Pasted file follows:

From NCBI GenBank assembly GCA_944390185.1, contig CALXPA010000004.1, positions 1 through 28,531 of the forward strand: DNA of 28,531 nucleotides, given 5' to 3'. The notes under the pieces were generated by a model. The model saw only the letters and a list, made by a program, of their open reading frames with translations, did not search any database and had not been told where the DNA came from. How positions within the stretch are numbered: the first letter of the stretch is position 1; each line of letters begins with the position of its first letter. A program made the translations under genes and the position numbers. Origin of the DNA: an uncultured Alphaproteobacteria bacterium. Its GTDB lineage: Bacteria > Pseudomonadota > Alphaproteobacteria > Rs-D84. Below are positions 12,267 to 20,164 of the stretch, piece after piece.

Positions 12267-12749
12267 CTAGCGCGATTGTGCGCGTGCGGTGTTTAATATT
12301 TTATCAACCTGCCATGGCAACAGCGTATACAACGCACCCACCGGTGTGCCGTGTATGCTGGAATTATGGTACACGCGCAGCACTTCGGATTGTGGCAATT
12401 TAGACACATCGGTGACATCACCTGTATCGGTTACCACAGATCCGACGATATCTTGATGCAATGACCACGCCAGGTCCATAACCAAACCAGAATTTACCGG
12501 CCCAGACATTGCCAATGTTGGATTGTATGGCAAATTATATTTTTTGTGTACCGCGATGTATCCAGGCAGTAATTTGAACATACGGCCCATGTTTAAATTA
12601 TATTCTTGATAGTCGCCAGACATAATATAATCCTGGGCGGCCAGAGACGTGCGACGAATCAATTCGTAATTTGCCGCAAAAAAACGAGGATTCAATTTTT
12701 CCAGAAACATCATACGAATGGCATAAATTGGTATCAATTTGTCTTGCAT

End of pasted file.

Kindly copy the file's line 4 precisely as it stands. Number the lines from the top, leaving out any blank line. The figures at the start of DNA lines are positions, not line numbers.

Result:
12301 TTATCAACCTGCCATGGCAACAGCGTATACAACGCACCCACCGGTGTGCCGTGTATGCTGGAATTATGGTACACGCGCAGCACTTCGGATTGTGGCAATT